Once you get to know your audience, you can map out your community relations strategy. Consider:
- Donating a portion or full amount of sales for a particular period of time
- Volunteering and documenting your experience to raise awareness
- Educating your audience about certain issues
Your audience will feel good supporting a creator who also supports the causes they’re passionate about.
4. Audit your online reputation
Doing this helps you with:
Don’t wait until your reputation is up in flames before implementing your crisis communications plan. Actively track and monitor your online reputation to get ahead of any potential crises. Try:
- Setting up a Google Alert for your name + business name to get email alerts whenever someone mentions you online
- Using Social Mention to see where you pop up on the web—and what people are saying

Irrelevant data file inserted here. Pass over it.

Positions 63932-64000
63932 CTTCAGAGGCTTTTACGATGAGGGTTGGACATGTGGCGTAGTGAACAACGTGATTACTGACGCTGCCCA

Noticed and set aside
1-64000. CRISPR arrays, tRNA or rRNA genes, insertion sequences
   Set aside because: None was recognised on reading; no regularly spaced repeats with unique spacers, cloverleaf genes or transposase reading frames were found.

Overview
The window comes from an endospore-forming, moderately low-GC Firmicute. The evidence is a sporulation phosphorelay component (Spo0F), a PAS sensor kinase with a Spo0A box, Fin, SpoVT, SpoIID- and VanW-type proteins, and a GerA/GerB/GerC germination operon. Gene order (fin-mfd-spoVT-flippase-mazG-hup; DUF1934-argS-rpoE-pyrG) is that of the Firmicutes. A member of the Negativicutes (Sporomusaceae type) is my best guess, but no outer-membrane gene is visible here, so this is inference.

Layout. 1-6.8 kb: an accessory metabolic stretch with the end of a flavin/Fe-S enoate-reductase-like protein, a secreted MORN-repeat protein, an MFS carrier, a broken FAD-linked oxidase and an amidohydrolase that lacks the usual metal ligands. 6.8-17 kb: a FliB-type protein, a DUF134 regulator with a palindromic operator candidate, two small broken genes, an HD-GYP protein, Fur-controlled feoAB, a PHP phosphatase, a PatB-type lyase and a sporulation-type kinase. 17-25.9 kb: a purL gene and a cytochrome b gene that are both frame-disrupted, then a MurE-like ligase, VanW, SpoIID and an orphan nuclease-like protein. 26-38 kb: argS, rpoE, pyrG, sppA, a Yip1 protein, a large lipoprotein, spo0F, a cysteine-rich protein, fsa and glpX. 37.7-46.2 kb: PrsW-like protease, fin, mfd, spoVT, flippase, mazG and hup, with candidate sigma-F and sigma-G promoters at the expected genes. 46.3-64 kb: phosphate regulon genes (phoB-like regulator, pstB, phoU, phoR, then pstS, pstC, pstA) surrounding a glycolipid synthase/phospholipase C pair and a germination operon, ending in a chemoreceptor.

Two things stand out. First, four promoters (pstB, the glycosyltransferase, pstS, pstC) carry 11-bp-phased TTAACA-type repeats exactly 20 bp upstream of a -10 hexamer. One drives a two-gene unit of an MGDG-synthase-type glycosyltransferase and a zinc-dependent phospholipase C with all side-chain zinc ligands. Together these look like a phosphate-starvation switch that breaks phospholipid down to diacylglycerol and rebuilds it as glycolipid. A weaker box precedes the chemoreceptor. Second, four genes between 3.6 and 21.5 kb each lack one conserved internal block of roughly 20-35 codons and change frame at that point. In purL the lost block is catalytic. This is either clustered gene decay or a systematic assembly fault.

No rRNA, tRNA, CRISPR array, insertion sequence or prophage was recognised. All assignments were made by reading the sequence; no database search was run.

- Periodically searching your name on different social platforms to see who is posting about you and what they’re saying
This way, you’ll know exactly what people are saying about you and your biz and can adjust your PR strategy accordingly.
For example, if people are complaining about a recent collaboration you did, you might need to spend some more time getting to know your audience to figure out why they didn’t like the collab in the first place.
And of course, don’t sweep any crises under the rug—a swift apology can help rebuild lost trust.
ConvertKit makes it easy to implement your PR strategy
We get it—every way you turn, gurus are telling you to do all the things with your biz. And it’s exhausting.
But PR is one area you shouldn’t skip.
The good news is that with ConvertKit, you can schedule and automate your email marketing and then focus on activities you can’t automate, like guest T.V. appearances or building connections for your media list.
And with your email list, you’ll always have direct contact with the people who matter most to your biz—your biggest brand fans.
Discover how easy public relations is with ConvertKit on your side. Sign up for ConvertKit today.